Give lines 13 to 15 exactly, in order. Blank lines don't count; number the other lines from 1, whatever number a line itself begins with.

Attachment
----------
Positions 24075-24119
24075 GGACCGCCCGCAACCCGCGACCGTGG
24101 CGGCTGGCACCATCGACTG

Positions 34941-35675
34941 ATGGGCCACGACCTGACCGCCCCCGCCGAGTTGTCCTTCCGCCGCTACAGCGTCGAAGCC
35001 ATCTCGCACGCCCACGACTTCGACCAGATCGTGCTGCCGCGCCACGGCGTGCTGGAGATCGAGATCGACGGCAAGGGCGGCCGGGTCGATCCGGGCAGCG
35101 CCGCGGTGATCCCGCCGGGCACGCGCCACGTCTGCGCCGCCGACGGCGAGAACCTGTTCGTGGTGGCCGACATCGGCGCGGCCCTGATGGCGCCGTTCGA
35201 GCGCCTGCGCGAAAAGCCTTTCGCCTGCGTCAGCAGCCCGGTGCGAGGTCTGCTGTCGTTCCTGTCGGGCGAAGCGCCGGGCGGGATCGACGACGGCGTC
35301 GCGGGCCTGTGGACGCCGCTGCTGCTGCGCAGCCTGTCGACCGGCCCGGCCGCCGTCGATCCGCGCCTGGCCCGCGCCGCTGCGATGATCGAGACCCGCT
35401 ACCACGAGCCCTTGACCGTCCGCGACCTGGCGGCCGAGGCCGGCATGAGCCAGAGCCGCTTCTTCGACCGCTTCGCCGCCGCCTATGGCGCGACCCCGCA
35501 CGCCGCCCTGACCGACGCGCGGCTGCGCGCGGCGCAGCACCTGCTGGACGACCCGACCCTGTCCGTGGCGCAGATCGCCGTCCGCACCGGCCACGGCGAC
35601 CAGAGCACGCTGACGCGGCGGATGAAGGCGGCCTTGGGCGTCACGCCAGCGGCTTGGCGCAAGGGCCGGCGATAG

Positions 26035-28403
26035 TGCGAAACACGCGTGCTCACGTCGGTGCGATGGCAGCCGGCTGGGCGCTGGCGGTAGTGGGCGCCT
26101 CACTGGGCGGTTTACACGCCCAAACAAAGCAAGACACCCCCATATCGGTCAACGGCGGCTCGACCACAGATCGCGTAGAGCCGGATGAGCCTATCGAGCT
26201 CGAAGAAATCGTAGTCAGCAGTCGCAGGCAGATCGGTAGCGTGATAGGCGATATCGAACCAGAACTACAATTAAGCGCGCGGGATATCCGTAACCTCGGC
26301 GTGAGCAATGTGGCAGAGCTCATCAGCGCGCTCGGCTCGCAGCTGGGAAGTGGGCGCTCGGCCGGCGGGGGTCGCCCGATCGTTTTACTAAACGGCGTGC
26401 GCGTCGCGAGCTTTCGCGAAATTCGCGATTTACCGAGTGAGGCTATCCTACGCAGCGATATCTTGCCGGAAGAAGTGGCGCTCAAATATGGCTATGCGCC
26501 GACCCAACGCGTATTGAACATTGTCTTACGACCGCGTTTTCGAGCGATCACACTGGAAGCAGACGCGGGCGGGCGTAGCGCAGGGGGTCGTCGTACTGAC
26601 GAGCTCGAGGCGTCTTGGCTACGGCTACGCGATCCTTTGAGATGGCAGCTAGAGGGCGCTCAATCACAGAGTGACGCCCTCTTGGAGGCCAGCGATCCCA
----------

Positions 26035-28403
26035 TGCGAAACACGCGTGCTCACGTCGGTGCGATGGCAGCCGGCTGGGCGCTGGCGGTAGTGGGCGCCT
26101 CACTGGGCGGTTTACACGCCCAAACAAAGCAAGACACCCCCATATCGGTCAACGGCGGCTCGACCACAGATCGCGTAGAGCCGGATGAGCCTATCGAGCT